The list of benefits goes on. With $1m, you can invest in a luxury property. Luxury properties often appreciate in value even quicker, especially if they have great views. They will also probably not be subject to the normal economic fluctuations that affect 95% of the regular market, as the owners are often wealthier and can cope better with interest rate changes. In turn, there are fewer buyers that can afford these properties, so you might be able to buy well below market value if times do get really tough.
But $1m can not only buy you a house, it could also buy you a large block with redevelopment potential. You might be able to replace the house with a block of units, or add a house at the back and then subdivide. The potential profits from this kind of move can be huge, especially if you are one of the first to do it in an area where the development rules have recently changed. You can find out about development rules at the local council.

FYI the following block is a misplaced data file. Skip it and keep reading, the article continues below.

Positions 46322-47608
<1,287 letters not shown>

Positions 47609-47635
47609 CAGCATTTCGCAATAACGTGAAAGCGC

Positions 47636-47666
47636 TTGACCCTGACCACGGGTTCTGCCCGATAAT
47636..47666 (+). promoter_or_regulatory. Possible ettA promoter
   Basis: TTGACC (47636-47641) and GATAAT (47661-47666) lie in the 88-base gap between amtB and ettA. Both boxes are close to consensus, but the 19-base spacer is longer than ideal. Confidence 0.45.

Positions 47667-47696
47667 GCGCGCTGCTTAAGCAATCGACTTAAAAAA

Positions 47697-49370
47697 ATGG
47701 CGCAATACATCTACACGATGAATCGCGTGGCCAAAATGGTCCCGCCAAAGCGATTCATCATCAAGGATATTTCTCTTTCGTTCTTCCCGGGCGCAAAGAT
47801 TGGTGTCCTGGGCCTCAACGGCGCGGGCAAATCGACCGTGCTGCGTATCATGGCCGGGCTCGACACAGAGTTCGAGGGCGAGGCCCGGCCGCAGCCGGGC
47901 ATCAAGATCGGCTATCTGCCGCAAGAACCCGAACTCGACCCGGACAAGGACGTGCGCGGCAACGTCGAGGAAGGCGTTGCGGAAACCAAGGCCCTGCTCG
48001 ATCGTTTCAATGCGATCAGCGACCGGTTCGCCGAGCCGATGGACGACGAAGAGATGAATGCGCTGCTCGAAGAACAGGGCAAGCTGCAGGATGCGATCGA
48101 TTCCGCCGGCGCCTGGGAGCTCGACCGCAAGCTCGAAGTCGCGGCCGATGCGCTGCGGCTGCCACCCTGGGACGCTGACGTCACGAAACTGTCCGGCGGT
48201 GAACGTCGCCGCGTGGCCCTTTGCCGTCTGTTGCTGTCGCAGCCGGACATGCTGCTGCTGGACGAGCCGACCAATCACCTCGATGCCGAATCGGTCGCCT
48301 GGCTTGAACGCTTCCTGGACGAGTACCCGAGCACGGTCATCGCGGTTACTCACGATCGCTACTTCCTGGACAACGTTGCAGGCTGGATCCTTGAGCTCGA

You might not even have to do the development yourself. You could simply get some plans approved through council and then on-sell it to a buyer who would do the building work. This is a way to add value to your property without getting involved with builders.
The downside is that by putting all your eggs in one basket, your financial welfare is at greater risk. It’s like putting all of your savings into a seemingly stable company and the unthinkable happens – the company collapses. You could lose the lot.If something happens in your suburb or street that results in a slump in prices, it could cause havoc for you. If there’s a flood or your roof comes off, you’ll have no rent coming in, but you’ll still have to pay your mortgage. Ideally, you will have insured your home, but not all things are covered in insurance policies, and do you want to rely on an insurance claim being paid out?